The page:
There’s no need to pre-freeze the herb before freeze drying. They have less water than fruits, vegetables, and meat, so they’re easier to freeze dry.

How To Freeze Dry Mint

Herbs are one of our favorites to freeze dry. Just like cilantro, freeze-drying mint is easy and takes a short amount of time.

  1. Pre-cool the freeze dryer.
  2. Clean, dry, and layer the mint leaves on the freeze dryer tray. You can stack as much as you want. Just make sure they don’t go over the tray’s lip.
  3. Place the trays inside the freeze dryer and run the machine on preset settings for herbs.
  4. Close the chamber and valve, and run the freeze drying process.


How To Freeze Dry Mint Without A Freeze Dryer

If you don’t have a freeze dryer, you can still make your own freeze-dried mint. There are two ways for you to make this.

The Freezer Method

  1. Prepare your mint the same way.
  2. Place the herbs in freezer-safe or freezer-proof bags. Don’t use ordinary storage bags because this will cause freezer burn.
  3. Keep the leaves in the freezer for 2-3 weeks until completely dry.

The Dry Ice Method

This is your next option if you don’t have freezer space or the patience to do the freezer method. It’s also a good method to use if you’re going to freeze dry a small batch.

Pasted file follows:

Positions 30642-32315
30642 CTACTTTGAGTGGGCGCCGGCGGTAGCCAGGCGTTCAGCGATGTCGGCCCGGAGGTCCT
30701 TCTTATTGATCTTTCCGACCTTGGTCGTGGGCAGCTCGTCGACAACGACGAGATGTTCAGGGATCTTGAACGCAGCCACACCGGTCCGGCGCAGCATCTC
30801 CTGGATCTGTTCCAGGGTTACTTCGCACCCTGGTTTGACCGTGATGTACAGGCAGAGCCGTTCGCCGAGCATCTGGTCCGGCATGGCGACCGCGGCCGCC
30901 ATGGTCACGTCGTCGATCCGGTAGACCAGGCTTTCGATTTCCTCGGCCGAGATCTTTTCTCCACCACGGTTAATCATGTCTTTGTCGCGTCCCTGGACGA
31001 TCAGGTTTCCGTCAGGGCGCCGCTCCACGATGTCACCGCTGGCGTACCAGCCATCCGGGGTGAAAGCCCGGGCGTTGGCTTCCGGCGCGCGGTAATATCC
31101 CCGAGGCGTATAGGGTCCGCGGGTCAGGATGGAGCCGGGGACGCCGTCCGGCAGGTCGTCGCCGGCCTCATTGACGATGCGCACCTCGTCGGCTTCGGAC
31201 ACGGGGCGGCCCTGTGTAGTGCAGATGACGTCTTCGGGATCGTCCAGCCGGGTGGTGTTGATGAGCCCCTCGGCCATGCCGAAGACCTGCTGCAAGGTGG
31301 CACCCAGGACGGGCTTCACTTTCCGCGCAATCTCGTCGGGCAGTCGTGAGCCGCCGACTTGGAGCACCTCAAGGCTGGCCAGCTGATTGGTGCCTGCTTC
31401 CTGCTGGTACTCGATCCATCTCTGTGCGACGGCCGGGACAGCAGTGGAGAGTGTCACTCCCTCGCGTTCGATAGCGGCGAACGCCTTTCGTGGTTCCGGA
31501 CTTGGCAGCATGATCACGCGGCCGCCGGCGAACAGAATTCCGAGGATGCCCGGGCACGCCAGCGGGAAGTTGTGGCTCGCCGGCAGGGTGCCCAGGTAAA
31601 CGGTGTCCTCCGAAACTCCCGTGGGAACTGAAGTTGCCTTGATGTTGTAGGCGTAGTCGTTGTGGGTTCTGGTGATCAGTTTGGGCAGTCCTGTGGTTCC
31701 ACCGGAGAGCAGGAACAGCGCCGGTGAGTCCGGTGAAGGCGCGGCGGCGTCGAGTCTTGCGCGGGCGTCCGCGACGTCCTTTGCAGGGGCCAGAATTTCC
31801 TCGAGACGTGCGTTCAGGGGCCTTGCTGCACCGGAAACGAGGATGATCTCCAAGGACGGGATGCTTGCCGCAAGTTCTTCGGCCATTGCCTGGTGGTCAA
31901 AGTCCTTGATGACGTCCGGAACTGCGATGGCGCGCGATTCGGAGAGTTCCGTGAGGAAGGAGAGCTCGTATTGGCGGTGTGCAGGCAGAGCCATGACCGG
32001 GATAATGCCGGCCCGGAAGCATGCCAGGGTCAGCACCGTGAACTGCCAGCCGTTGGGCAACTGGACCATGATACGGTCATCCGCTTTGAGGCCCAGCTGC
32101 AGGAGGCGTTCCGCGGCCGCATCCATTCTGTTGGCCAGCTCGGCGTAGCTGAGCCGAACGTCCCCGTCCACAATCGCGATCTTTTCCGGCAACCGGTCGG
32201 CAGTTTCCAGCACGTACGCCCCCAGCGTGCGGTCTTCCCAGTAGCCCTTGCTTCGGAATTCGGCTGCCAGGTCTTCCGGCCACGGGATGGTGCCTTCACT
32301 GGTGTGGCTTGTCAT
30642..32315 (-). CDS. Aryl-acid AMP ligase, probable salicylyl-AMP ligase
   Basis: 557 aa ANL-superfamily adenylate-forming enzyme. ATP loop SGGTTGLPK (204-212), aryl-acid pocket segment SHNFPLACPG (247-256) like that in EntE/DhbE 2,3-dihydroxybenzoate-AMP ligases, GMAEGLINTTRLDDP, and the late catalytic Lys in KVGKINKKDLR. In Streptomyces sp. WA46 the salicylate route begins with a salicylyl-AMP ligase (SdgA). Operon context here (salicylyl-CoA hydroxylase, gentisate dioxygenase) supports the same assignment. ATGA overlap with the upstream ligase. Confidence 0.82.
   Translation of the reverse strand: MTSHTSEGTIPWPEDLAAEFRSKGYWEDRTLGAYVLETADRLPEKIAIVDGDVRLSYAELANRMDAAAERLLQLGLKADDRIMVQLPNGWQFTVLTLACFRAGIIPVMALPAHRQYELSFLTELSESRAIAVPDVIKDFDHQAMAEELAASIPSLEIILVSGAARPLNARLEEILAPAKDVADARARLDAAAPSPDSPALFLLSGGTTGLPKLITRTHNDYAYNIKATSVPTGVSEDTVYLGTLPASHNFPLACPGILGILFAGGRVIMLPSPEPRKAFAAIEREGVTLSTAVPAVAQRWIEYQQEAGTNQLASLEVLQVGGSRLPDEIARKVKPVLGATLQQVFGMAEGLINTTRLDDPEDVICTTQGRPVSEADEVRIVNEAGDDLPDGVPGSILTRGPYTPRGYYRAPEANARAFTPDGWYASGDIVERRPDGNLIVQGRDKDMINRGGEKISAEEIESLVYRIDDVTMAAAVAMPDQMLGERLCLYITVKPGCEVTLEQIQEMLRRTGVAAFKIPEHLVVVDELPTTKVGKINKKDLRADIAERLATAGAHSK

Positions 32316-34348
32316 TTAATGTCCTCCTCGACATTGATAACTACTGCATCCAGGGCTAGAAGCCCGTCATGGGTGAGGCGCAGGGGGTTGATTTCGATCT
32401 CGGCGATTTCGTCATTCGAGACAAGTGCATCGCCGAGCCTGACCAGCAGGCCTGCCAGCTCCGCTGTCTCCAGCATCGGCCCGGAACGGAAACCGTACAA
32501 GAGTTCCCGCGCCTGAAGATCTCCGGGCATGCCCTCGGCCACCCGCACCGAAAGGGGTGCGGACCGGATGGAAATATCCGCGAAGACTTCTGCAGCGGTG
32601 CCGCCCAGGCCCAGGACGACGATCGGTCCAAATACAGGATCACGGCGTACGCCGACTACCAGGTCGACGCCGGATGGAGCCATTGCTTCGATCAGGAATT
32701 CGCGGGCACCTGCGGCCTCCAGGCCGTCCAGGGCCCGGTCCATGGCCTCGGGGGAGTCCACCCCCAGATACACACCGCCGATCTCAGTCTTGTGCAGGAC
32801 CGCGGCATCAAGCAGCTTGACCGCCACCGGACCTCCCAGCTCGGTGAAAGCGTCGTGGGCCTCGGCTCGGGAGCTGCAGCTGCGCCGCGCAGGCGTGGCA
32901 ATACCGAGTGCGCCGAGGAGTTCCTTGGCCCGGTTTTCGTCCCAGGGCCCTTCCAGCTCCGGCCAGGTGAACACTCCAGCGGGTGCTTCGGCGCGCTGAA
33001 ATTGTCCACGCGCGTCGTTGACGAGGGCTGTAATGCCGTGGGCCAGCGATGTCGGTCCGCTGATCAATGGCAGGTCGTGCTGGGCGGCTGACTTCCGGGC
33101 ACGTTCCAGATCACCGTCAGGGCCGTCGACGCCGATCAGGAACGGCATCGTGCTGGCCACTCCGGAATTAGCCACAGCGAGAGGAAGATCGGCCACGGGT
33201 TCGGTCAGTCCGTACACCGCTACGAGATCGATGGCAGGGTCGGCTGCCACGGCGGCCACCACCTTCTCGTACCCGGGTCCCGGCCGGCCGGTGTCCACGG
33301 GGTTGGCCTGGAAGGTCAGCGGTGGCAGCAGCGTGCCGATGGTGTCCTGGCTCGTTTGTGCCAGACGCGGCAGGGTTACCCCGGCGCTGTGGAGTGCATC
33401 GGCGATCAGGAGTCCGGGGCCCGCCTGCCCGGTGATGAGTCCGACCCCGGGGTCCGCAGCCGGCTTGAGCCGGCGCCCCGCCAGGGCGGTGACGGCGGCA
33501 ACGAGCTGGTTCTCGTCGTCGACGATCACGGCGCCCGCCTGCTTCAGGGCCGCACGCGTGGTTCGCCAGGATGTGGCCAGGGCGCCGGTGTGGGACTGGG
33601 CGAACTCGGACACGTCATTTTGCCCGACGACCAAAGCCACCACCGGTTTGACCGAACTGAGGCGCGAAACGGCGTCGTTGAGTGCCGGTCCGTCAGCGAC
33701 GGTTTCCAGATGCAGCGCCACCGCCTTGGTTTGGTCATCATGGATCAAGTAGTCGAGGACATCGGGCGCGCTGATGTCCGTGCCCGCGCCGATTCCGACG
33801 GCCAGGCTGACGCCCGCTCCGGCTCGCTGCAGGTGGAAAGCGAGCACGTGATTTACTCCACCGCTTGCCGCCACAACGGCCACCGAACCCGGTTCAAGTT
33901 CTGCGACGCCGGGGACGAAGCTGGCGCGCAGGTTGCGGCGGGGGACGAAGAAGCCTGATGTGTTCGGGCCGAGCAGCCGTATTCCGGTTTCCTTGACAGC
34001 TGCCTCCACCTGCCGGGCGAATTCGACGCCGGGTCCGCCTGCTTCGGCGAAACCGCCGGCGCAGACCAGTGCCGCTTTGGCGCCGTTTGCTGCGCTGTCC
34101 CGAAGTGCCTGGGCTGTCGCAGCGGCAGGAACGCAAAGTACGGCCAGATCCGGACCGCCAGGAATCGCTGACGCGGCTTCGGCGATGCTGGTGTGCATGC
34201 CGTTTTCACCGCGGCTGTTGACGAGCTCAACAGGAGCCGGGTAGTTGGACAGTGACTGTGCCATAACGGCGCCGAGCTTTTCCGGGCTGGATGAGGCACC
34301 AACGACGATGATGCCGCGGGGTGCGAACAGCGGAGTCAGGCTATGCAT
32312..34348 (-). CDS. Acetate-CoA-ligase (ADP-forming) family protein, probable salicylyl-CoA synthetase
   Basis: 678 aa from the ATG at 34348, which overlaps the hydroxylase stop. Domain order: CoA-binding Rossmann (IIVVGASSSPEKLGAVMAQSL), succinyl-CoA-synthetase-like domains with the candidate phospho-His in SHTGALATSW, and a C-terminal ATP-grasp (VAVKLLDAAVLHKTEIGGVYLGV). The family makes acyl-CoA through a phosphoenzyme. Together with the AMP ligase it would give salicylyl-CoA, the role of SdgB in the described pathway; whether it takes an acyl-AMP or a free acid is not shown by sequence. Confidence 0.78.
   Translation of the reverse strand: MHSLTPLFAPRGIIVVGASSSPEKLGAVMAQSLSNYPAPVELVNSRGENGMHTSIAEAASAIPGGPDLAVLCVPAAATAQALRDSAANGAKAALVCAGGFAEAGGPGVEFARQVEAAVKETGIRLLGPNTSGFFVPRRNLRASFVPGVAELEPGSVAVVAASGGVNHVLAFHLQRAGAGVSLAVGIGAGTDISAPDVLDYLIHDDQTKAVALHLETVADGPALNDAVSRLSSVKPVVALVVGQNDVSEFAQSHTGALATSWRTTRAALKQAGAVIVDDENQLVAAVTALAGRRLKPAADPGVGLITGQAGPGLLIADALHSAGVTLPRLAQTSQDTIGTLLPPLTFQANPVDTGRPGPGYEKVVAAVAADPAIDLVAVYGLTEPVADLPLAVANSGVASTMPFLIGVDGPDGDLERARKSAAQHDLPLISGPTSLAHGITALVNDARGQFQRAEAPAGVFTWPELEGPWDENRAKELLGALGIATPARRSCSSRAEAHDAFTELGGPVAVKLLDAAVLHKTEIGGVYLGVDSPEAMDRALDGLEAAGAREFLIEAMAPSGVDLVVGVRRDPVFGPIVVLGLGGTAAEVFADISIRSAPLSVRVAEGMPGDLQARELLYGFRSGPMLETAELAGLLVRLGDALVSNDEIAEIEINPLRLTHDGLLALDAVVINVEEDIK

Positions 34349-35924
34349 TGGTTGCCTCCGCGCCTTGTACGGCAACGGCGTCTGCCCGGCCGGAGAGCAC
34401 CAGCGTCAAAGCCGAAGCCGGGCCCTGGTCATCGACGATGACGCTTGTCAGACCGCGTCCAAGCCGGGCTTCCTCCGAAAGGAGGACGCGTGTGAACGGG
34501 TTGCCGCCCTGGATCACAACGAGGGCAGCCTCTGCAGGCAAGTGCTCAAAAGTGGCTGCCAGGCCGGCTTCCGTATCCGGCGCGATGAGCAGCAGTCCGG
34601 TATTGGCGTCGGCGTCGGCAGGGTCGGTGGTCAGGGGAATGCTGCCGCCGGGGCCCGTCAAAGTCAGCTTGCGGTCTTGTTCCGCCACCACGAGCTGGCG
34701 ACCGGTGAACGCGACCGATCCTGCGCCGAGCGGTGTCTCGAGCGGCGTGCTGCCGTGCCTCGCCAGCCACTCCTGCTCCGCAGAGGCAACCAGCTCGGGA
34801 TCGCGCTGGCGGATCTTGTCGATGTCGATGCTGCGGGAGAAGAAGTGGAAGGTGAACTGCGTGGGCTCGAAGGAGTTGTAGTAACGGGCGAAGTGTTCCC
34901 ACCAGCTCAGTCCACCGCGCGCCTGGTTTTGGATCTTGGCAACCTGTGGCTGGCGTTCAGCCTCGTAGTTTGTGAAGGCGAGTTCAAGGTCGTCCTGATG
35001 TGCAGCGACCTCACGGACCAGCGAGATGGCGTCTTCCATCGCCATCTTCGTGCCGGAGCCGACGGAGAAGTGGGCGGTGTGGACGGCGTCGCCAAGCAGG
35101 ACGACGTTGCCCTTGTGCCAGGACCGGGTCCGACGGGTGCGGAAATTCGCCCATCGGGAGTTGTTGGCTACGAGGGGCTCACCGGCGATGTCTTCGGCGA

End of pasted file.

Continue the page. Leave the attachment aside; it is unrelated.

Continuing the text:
1. Prepare your herb the same way you do with the freeze dryer.
  2. Place the herbs in a zip lock bag and lay them on the bottom of a chest cooler.
  3. Cover the bags with dry ice. You can use as much as you want, but you’d want to use 1lb of dry ice for 1lb of food.
  4. Place the lid on top but don’t close or seal tightly. Give some room for air to escape. Otherwise, your chest cooler’s going to explode.
  5. Keep the mint in the chest cooler undisturbed for 24 hours. Then, add in more dry ice and extend the freeze drying time if needed.

The problem with these methods is that you don’t have a controlled environment. You may not get the same results as with a freeze dryer.

freeze dried mint on tray

How Do I Know If The Herb’s Done?

It’s very easy to know when the mint is okay. The leaves are all dry and crumbly. A simple touch should give a satisfying, rustling sound like walking on a pile of dried leaves.

As for the color, they’re infinitely a lot better than dehydrated or air-dried mint. They’re a bit dull compared to fresh ones but way brighter compared to dehydrated herbs.